Friday, November 30, 2007


My sister just returned from a trip to Mexico where she spent a few days working in a colonia, alongside several of her close friends from church. "George" also just returned, after visiting our dear friends, the Smiths, in China. In "debriefing" with each of them it was clear that the most remarkable and meaningful part of their trips was the relationships that were built or nourished during the time with friends/new acquaintances and through the experiences they shared with those people. They both came back tired, but not weary. They were refreshed and encouraged.

It reminded me that community is vital to the believer - vital to the health of the human soul. Without true and meaningful community our lives grow stagnant as our souls starve for fellowship and purpose. We need relationships where we are investing in one another's (daily) lives at levels which bring about true change, growth and strength... through admonishment, encouragement and a deep residing knowledge of one another. In our culture, we do not naturally cultivate true community. We are often emotionally and thus spiritually isolated. So I think the challenge for each of us is to figure out how we're going to live contrary to our cultural model and relate differently to those around us, working to build meaningful, lasting and Biblical community.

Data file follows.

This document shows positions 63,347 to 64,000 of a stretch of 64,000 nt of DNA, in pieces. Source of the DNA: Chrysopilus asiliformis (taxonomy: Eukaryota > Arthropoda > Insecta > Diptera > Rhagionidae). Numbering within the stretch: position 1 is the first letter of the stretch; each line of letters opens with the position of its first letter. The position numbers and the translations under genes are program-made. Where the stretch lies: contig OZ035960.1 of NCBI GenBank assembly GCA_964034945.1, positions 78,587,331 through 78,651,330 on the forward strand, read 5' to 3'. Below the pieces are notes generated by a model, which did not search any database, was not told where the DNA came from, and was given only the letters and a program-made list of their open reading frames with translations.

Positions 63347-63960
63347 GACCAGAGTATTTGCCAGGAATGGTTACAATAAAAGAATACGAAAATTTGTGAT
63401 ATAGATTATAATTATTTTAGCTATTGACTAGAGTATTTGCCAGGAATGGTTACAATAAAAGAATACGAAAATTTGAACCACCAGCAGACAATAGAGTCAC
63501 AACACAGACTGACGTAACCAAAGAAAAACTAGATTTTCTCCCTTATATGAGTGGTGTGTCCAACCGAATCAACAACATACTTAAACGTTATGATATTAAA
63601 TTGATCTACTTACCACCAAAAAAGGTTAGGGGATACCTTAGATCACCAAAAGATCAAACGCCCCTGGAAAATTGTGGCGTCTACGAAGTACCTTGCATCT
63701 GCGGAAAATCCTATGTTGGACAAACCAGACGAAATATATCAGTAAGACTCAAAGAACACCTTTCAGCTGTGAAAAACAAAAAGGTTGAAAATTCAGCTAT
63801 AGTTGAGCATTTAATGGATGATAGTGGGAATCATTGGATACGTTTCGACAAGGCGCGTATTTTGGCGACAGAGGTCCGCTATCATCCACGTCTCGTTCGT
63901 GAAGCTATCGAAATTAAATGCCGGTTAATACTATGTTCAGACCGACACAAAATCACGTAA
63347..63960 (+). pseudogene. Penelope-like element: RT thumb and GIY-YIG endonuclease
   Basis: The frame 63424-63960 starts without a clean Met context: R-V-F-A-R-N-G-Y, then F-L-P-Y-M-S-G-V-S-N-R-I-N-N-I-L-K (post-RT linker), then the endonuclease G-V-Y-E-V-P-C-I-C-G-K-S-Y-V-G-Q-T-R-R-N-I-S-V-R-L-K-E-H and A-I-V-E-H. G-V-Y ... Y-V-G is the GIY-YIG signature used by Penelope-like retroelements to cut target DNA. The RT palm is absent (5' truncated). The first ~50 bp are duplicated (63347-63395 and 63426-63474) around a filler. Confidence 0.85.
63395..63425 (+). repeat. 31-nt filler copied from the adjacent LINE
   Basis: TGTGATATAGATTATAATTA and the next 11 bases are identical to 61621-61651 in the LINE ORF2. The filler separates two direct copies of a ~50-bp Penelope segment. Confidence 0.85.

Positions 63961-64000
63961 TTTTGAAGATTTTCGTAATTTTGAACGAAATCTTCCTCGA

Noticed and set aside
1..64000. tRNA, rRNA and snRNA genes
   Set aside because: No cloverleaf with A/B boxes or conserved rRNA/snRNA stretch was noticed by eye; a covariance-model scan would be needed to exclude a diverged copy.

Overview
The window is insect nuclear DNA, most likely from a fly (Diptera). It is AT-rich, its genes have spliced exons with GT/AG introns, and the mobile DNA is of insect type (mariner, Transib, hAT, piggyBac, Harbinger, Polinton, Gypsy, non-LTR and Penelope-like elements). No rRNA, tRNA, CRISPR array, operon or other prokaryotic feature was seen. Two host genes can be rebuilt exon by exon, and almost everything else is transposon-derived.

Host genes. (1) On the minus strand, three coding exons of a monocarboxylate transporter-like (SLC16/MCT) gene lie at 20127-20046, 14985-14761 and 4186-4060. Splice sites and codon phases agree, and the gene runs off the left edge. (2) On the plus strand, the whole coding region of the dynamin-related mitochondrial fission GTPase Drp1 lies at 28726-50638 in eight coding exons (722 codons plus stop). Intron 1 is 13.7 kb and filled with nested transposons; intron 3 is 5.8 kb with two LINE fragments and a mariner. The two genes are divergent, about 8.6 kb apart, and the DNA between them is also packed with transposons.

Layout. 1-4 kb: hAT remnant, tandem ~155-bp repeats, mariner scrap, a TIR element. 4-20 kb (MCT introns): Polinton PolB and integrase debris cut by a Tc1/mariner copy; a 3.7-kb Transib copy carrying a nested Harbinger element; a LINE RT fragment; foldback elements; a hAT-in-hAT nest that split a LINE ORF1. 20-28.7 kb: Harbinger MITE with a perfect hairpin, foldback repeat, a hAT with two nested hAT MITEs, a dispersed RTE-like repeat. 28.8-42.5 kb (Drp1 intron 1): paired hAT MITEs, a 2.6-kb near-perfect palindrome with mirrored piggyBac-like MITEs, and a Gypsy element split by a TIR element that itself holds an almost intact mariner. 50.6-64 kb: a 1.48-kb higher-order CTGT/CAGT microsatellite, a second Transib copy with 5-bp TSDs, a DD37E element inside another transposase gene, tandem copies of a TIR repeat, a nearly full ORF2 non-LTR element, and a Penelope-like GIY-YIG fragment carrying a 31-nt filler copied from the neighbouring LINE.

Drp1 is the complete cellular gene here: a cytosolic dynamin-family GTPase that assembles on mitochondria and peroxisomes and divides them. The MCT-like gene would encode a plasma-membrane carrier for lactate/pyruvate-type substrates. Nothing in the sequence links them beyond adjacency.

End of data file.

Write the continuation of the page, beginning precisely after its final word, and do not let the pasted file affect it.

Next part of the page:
kmac said...

the rice krispies are awesome. they hit the spot this morning. :-) KM

McBean said...


pixelartist said...

I've found that, sometimes, counter-cultural living results in additional isolation because the way in which it comes across is misunderstood or misinterpreted.

Have you ever read the book "Foreign to Familiar: a guide to understanding hot - and cold - climate cultures?" It's full of great illustrations of culture clashes that get in the way of creating deeper spiritual community.

Living the "bi-coastal lifestyle" (if I can call it that), makes it even more difficult to create that kind of community. Usually, by the time we move again, I will have just got the point where I feel like I'm not playing catch-up any longer. How do you establish that kind of rapport and maintain it over long distances and two (drastically different) sub-cultures?

Most people aren't good at continuing a friendship if they can't see you face-to-face on a regular basis, so I'm constantly looking for better ways to stay connected. The challenge, then, is to find a way to bridge the face gap. If only I knew how...